Why street vending is like a live-in relationship4 min read . Updated: 10 Jul 2020, 04:32 PM IST
- Street vending is a source of livelihood for many and, like a live-in relationship, it would do well without unnecessary paperwork.
Imagine if couples had to register their live-in relationships or visit a registrar to walk out of it. Bridging the gap between live-in and matrimony implies taking away the freedom to be in a consensual relationship without rights and duties. The whole point (bit.ly/2ObeYmv) of live-in is easy entry and exit sans paperwork.
Similar is the case with street vending. People with not enough capital to buy a brick and mortar store may start their roadside venture. Some may be temporarily unemployed and may take up hawking for a couple of months. Some may not be skilled enough for a well-paying job. For others, it may be an additional source of income during pastime. Be it money, time or skill, the entry threshold to become a street entrepreneur should be really low. Street vending allows people to explore the means of livelihood and be "atmanirbhar".
However, this is not the case with street vending in India. The Street Vendor (Protection of Livelihood and Regulation of Street Vending) Act, 2014, as the title suggests, seeks to achieve two aims. First, it intends to “protect" the rights of street vendors. Second, it “regulates" street vending.
Why do street vendors need protection? And from whom? The parliamentary standing committee report said it out loud that police and municipal officials harassed vendors and ran extortion rackets. As a response, the law prohibits evictions until vendors are surveyed and allocated licenses. But it does nothing to tie the hands of corrupt cops and municipal inspectors to stop the harassment.
Authorities have come up with innovative ideas to defeat the law. They contend that only a vendor cannot be evicted before a survey. But who is a vendor? A vendor is someone who has been surveyed, registered and licensed. It means you can avail the protection when you no longer need it. The Delhi high court applied this circular logic in most judgments involving street vendor evictions to rule against “encroachers"—a term not mentioned in the 2014 Act. The harassment goes on.
Let’s probe the second objective now. Why regulate vendors? The law does not mention any reasons. If you are thinking of congestion as a reason for regulating street vending, please note that there is no law to license pedestrians in crowded markets or processions on roads—whether religious or baraats. And no law regulates private car parking outside houses in posh neighbourhoods. On paper, everyone has equal rights. But in reality, some sections are more equal than others. Some are being regulated and some can de facto regulate others.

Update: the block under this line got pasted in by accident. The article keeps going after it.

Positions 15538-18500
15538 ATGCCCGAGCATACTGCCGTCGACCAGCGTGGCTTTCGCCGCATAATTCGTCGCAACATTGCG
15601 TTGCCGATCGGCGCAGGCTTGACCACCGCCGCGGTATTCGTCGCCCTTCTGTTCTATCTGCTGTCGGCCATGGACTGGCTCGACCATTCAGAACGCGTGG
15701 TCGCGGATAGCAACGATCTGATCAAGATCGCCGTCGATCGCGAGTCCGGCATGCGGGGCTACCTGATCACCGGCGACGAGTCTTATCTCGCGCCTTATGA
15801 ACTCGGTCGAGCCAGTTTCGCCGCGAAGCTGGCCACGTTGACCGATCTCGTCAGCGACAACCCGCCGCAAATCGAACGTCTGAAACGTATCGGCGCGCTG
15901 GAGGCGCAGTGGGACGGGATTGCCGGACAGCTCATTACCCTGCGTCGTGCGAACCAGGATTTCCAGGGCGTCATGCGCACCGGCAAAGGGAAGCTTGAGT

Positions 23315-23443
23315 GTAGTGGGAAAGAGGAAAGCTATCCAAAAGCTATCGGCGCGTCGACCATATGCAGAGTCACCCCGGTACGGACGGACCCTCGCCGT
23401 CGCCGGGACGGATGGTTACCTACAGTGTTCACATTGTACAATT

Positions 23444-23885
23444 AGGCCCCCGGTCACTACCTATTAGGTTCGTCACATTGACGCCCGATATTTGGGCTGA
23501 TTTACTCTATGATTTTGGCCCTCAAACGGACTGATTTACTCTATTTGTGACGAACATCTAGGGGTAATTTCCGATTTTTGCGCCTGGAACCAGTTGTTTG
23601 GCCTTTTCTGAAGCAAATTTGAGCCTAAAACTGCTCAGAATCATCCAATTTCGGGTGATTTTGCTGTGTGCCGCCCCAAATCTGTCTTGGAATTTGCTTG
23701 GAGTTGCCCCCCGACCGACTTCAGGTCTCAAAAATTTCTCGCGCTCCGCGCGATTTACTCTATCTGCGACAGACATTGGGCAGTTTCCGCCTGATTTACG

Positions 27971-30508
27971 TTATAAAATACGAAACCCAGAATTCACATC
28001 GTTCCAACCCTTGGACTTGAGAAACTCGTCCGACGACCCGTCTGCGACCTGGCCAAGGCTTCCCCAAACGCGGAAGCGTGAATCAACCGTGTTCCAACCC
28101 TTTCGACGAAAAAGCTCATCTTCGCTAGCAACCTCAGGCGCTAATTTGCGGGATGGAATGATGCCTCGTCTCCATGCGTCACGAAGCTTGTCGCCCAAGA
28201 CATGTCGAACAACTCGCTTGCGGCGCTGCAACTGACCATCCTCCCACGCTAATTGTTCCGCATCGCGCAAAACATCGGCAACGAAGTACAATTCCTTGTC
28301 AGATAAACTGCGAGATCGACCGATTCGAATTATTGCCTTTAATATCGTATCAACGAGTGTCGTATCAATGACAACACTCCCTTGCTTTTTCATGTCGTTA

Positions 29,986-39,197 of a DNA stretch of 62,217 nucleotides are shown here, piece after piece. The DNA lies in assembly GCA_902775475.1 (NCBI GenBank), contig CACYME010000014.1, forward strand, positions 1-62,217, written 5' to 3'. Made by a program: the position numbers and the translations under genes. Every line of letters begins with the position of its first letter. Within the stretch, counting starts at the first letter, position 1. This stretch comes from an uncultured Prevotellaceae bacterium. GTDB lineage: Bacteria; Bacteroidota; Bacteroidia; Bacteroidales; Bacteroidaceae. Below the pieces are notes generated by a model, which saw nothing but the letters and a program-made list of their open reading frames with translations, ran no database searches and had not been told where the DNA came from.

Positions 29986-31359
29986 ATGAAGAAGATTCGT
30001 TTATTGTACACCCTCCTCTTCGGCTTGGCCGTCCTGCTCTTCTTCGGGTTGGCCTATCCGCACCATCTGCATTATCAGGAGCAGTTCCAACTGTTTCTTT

On 2 Sep 2019, the Supreme Court passed an order (bit.ly/2W6iKSn) directing municipal authorities to remove the encroachments on footpaths in residential areas in Delhi. It included cars parked, extended gardens and security guard cabins. A week later, the municipal officials in Hauz Khas pasted a notice in Hauz Khas market for the removal of encroachments. The notice was not addressed to residents; it was for street vendors. Doing a quick “ctrl + F" check on a pdf copy of the Supreme Court order would reveal a complete absence of the words “hawkers" and “street vendors" in the order. However, cars continue to be parked fearlessly as their owners have no clue of the Supreme Court judgment.
Some NGOs may come up with a third reason—the vendor empowerment. The law seems to “empower" vendors by constituting town vending committees with the vendor leaders. These committees will have a say in surveys, spot allocation, licensing and zoning. However, it is a mammoth task to first survey the vendors, license them, and then conduct elections. Vendor elections help budding politicians to accumulate political capital and climb the career ladder, but weekly vendors, seasonal vendors and migrant vendors without local voter IDs and domiciles are unlikely to be empowered.
Elections would be a huge administrative burden—both in terms of the budget and their conduct. Why would municipal bodies—while their officials benefit from exploiting vendors—go on to follow the letter of the law? Six years have passed and more than half of the urban local bodies have not conducted elections (bit.ly/2Dux7tl). Those that have formed the committees do not hold their meetings periodically. The committees are overall dysfunctional.
It gives a classic excuse: “laws are good but the implementation is poor." What they miss is: by design, the law is doomed to fail.
So does it mean, allow everyone to squat on footpaths? No. It means that all the private uses of public space should be identified and analysed for their commonalities and differences for regulation. Pedestrians, vendors, vehicular parking and sometimes, political meetings, campaigns and religious events also contest for public space. Regulating one of them differently is whimsical.
What is the alternative? Private uses of public resources may be charged, and charged higher, particularly if the resource is scarce. But licenses, elections and committees are not the way to either protect vendors or regulate vendors.
Let street vending be an informal relationship between streets and vendors with minimal paperwork and maximum benefit.
These are the author’s personal views.
The author is a researcher at the Centre for Civil Society.